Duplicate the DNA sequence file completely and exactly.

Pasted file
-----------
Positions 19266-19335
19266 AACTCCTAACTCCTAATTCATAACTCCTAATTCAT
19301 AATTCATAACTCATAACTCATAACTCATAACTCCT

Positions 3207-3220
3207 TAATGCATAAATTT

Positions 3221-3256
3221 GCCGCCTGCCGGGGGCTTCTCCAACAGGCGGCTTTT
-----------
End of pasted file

Positions 19266-19335
19266 AACTCCTAACTCCTAATTCATAACTCCTAATTCAT
19301 AATTCATAACTCATAACTCATAACTCATAACTCCT

Positions 3207-3220
3207 TAATGCATAAATTT

Positions 3221-3256
3221 GCCGCCTGCCGGGGGCTTCTCCAACAGGCGGCTTTT